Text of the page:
Tuesday, December 22, 2009

Have An Economic Meltdown Christmas!


The very first thing that happened when I set my dainty foot on the main floor of the office where I work in London last week is that all the analysts wanted to know what the dealio was with Greece. Is Greece the next Dubai? How soon do I think Greece would default on her debt? What are the odds of Greece abandoning the Euro and the EU? And now you guys have riots on the streets too because of the economy! Tell us, Bollybutton, what in Zeus's name has happened to make the Greek economy so bad!


And I was standing there thinking "For shizz?" Let's straighten out a few things here. Greece's economy isn't that bad, because it's never been that good, and to understand why, let's take a quick refreshing dip into her past.


For a country to have a strong and stable economy it needs a strong and stable past. Once's Greece's glory day party was over, all she was left with was an unmade bed and the West promising to call.


In the 1800s, Greece emerged from a 400 year Ottoman occupation which is no mean feat. By lots of scheming and dodging, Greece is one of few countries that emerged from a 400 year foreign occupation with her religion, language and culture practically unscathed.


How does this relate to the economy? While much of the West was having the Age of Enlightenment and the Renaissance, the Greeks were standing infront of the equivalent of a bored bank employee telling them "Computer says no" every time they wanted to try something new, say, like develop their country.


So in the 1800s the Greeks waged a bitter and bloody battle for their freedom and won it in a totally David vs Goliath kinda way. They'd barely had a chance to crack open the ouzo when World War I busted in to break up their party.


World War I ends, and Greece ends up pretty much bankrupt having sided with the Allies. The Allies think "Jolly wot wot, let's give Greece Smyrna as a reward". They let Greece invade Smyrna, the Greek army runs wild, and the Turks brutally retaliate while the Allies wonder what's for pudding. As a consequence of the immediate tragedy and the League of Nations' ridiculous solution in 1923 of forcibly moving all Christians from Turkey to Greece and vice versa, 1.5 million refugees pour into an already ruined country.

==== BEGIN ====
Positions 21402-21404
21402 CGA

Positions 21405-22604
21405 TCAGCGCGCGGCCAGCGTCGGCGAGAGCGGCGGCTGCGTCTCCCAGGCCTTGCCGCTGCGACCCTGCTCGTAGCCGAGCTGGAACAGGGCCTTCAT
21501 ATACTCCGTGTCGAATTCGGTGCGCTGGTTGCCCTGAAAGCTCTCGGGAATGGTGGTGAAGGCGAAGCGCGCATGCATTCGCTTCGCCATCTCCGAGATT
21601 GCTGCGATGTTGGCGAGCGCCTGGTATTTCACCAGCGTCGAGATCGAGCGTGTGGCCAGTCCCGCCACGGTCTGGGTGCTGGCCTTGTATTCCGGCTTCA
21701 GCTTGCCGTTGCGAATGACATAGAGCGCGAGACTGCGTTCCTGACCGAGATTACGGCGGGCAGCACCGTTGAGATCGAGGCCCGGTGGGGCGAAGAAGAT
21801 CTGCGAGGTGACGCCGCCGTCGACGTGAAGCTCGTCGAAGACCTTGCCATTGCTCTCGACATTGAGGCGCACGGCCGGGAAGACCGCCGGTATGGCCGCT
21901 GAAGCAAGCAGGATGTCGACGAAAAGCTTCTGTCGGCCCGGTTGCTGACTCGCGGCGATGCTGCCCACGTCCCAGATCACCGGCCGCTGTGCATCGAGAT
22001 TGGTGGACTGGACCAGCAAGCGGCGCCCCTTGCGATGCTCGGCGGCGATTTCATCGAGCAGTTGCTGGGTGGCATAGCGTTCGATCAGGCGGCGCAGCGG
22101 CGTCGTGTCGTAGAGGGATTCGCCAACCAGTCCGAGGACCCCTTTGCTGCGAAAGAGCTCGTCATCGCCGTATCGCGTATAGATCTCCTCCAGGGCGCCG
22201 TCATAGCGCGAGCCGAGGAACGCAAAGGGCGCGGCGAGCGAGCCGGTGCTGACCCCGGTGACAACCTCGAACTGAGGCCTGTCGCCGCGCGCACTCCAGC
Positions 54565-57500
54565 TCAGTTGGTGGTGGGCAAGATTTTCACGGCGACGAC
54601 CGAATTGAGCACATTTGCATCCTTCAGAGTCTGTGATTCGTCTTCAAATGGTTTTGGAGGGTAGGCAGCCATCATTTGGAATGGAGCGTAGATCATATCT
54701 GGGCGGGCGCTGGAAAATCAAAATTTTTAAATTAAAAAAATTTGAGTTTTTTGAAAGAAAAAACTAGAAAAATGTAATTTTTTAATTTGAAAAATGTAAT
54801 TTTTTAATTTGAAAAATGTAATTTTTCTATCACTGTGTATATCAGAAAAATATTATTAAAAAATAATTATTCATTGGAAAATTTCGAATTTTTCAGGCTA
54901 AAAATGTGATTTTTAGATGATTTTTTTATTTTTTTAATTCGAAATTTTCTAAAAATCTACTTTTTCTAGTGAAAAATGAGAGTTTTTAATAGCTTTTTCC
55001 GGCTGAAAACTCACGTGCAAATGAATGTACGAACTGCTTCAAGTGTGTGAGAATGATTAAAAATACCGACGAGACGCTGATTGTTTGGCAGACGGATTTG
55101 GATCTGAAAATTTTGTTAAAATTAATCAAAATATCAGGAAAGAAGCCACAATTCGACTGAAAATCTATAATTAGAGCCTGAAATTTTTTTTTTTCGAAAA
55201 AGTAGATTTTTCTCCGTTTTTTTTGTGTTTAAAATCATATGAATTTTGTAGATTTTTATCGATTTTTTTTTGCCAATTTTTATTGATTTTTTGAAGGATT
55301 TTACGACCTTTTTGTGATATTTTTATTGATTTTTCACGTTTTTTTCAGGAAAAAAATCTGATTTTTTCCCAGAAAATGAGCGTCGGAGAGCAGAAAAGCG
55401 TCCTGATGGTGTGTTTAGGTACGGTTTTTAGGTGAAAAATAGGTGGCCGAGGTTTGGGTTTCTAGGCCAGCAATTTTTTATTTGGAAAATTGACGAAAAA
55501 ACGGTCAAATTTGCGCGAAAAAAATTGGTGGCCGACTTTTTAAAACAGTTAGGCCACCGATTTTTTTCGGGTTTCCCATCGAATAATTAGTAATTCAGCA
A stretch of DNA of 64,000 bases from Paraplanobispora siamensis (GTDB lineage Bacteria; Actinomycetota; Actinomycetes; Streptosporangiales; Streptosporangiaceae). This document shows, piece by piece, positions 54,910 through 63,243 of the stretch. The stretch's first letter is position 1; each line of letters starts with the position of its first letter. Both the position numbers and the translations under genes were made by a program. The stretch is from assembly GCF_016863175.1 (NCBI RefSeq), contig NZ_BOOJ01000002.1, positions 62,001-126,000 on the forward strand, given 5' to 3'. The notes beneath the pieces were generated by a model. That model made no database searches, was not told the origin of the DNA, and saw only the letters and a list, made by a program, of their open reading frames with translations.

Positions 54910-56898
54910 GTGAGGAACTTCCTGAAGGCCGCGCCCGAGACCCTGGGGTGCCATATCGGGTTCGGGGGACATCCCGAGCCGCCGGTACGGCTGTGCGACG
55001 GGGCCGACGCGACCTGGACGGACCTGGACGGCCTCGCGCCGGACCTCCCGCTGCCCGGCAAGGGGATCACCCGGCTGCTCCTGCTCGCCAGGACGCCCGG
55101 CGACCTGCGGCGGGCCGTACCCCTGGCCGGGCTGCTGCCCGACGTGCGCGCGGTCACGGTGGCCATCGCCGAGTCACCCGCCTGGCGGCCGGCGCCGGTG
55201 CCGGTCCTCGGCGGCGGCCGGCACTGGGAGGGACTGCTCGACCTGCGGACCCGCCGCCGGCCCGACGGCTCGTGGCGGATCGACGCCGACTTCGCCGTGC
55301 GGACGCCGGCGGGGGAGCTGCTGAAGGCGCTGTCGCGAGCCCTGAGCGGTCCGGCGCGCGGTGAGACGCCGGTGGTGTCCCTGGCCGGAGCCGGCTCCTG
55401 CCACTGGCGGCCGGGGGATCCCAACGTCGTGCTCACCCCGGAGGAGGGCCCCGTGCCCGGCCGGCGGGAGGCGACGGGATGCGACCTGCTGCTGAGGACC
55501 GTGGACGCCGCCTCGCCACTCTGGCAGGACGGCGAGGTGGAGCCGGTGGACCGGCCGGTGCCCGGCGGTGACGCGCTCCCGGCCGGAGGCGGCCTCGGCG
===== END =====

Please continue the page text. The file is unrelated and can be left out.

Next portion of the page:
So that's Greece in the 1920s, absolutely at her wits end and being saddled with more people. Soon follows World War II, a civil war, a military dictatorship and it isn't until the 1970s that any kind of democtratic stability returns to Greece.


Now, how exactly do you build a world-class economy in the space of 35 years? The answer is you don't. You can't. It's like taking a starving orphan and saying "Next week, I want you to look like Mr Universe."


So back to what my colleagues asked me:


1) Is Greece going to default on her debt?


Not a chance. We're in the EU. Why would we want to go the way of Iceland? Though part of me thinks we should do it just to piss off Europe.


2) Is Greece the next Dubai?


You mean a ridiculously oil-rich country with more money than taste? Again, no way. And this is for a number of reasons. First, Greece hasn't enjoyed anywhere close to Dubai's boom to be in danger of a bust. Second, Greece has next to nothing in common with Dubai as a society, and that is very important to factor in.


A friend of mine earlier this year wrote an article on how well Greece was weathering the credit crunch compared to her neighbours. This has a lot to do with the social set-up. Greece didn't suffer the wave of bank crackdowns and reposessions that the UK did.


In Greece, it's unthinkable for someone to let their child or friend lose their house because they fall behind on payments. People will pitch in to save you losing your house, because home ownership is extremely important to the Greeks. Never underestimate the Mama Factor! Mama will sell everything she owns if it means saving her child's house. Are you listening, analysts in London? Next to Greece, write MAMA FACTOR in big red letters and put a circle around it.


If it's known that you are financially comfortable and let your child or friend lose their house, you will never be able to show your face in public again.


3) What are the odds of Greece abandoning the EU or the Euro?